Brazilian Studies is designed for students whose career plans and educational goals center on Brazil, Latin America’s largest nation and the only one descended from Portuguese rule. Faculty and courses draw upon the humanities, arts, and the social sciences to provide multi-disciplinary training and research opportunities.


Students pursuing the Master of Arts in Latin American Studies (MALAS) specialization in Brazilian Studies must have previous knowledge of Portuguese and/or completed Composition and Conversation (POR 3243). An equivalent course may qualify if approved by the specialization coordinator.


MALAS students must complete 30 credit hours of approved courses, including a thesis, internship or capstone project on a topic related to the specialization, and demonstrate advanced proficiency in Portuguese. The course requirements are distributed as follows:

  • 6 hours of gateway seminars:
    • LAS 6220 Issues and Perspectives in Latin American Studies
    • LAS 6292/3 Research Design and Methods in Latin American Studies
  • 12-15 hours of courses in the specialization (see below)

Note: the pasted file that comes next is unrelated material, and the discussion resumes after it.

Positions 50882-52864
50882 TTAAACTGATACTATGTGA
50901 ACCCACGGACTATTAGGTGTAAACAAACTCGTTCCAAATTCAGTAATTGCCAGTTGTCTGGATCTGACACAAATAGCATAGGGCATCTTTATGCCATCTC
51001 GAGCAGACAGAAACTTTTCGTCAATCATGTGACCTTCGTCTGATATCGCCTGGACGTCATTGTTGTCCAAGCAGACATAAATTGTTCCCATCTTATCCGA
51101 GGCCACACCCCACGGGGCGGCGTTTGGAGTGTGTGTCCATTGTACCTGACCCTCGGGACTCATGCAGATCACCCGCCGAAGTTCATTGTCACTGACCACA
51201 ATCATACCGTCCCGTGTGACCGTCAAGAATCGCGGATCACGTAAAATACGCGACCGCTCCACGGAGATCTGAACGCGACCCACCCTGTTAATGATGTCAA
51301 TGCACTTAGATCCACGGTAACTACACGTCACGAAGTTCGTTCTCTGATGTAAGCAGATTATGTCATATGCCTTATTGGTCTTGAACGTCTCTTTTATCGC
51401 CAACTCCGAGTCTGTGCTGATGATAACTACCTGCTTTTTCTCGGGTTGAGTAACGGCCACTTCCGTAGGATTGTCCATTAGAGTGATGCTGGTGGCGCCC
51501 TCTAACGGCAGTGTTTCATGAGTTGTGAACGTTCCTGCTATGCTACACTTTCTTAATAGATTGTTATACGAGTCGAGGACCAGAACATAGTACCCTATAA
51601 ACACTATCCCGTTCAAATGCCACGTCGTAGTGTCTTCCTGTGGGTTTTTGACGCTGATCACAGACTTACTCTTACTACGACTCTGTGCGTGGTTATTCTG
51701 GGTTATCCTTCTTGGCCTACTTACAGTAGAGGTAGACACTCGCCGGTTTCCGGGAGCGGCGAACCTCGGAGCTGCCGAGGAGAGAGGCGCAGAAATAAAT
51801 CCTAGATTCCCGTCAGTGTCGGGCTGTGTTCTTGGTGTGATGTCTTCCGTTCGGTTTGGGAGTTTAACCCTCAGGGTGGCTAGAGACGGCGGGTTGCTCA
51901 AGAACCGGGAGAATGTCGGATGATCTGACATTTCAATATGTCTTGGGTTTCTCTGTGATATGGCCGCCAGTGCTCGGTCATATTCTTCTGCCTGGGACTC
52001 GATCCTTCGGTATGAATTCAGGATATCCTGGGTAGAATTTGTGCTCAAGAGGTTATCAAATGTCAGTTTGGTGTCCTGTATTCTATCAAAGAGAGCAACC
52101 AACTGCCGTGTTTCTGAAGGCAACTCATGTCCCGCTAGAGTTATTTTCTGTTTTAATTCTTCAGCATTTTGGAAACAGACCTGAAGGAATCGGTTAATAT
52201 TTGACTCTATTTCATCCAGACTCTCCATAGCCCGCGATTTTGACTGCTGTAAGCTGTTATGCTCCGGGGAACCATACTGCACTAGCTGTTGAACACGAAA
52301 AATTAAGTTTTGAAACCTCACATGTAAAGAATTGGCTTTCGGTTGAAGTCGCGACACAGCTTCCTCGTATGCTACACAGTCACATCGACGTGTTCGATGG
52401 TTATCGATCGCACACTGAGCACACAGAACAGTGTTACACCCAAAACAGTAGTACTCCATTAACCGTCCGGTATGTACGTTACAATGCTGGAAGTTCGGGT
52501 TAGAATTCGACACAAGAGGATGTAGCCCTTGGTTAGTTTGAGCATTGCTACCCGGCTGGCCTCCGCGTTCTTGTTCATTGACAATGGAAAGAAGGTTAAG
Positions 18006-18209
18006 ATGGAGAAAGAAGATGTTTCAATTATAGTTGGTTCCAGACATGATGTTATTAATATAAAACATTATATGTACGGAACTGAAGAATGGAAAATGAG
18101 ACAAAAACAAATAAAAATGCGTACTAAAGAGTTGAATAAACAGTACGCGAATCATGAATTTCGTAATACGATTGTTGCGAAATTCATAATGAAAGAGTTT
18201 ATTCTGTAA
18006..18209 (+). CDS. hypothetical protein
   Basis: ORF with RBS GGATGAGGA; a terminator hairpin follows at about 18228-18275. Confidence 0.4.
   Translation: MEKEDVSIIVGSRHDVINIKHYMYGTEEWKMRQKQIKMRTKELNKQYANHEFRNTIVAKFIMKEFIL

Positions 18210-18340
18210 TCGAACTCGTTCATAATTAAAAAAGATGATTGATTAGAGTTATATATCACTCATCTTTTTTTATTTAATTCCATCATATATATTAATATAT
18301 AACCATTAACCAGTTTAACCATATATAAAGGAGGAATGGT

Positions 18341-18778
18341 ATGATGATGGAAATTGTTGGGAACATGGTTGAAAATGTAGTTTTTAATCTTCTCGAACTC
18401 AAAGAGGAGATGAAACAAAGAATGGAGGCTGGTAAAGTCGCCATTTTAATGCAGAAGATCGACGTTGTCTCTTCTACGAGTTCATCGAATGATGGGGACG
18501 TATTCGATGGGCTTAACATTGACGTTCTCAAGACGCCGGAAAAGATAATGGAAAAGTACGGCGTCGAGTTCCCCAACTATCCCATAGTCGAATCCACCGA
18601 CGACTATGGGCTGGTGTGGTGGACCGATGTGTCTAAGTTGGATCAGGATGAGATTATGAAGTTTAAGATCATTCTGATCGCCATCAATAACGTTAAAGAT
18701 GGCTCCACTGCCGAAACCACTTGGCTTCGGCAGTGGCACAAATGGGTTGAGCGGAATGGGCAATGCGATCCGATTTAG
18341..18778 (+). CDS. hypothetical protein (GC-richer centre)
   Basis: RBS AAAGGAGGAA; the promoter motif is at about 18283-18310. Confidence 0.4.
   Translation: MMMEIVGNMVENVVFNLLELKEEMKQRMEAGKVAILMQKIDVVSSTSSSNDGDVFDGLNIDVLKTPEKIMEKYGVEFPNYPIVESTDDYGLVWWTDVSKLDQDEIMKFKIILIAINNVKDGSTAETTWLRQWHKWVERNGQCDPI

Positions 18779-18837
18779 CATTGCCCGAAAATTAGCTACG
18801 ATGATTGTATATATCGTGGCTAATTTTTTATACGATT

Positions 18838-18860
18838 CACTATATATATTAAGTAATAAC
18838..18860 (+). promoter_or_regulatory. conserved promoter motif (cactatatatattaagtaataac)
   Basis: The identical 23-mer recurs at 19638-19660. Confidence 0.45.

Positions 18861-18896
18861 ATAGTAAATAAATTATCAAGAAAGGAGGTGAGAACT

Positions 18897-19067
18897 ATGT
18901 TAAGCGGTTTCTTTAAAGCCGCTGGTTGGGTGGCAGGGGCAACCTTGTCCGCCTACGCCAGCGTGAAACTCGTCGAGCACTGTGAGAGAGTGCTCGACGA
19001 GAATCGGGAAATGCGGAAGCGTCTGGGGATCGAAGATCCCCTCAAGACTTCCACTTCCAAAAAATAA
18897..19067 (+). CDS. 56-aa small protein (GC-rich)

• 3-6 hours of courses with Latin American content outside the specialization, selected in consultation with the Graduate Coordinator, Dr. Richmond Brown

Thesis students must register for LAS 6971, Master’s Research, in the semester of graduation—at least 3 credit hours in fall or spring, or 2 credit hours in summer

Required Courses

  • LAH 5637 Brazil after 1750
  • POW 6XXX one graduate-level Brazilian literature course (listed below)

Optional Courses

  • GEO 6466 Seminar on Amazonia
  • LAH 5607 History of Amazonia
  • LAH 6936 Historiography of Brazil
  • MUH 6549 Seminar on Brazilian Music
  • POW 6275 The 19th-Century Brazilian Novel
  • POW 6276 The 20th-Century Brazilian Novel
  • POW 6385 Brazilian Lyric
  • POW 6386 Brazilian Drama
  • POW 6930 Special Study
  • URP 6905 Urban Planning in Brazil
  • LAS 6938 The Amazon


  • Larry Crook (Music)
  • M. Elizabeth Ginway (Spanish and Portuguese Studies; Brazilian Literature)
  • Michael Leslie (Telecommunication; Race, communication, and development)
  • Joseli Macedo (Urban Planning)
  • Jeffrey Needell (History; Brazilian History)
  • Charles A. Perrone ( Spanish and Portuguese Studies; Brazilian Literature and Culture)
  • Stephen Perz (Sociology; Environment, population, development, and quantitative methods)
  • Marianne Schmink (Anthropology; Amazon development)
  • Cynthia Simmons (Geography)
  • Welson Tremura (Music)
  • Robert Walker (Geography)
  • Manuel Vásquez (Religion; Popular religions in Brazil)
  • Robin Wright (Religion)

Contact Information

319 Grinter Hall
P.O. Box 115530
Gainesville, FL 32611-5530
USA Tel: (352) 392-0375
Fax: (352) 392-7682

Graduate Advisor
Susan Paulson

Specialization Coordinator
Charles Perrone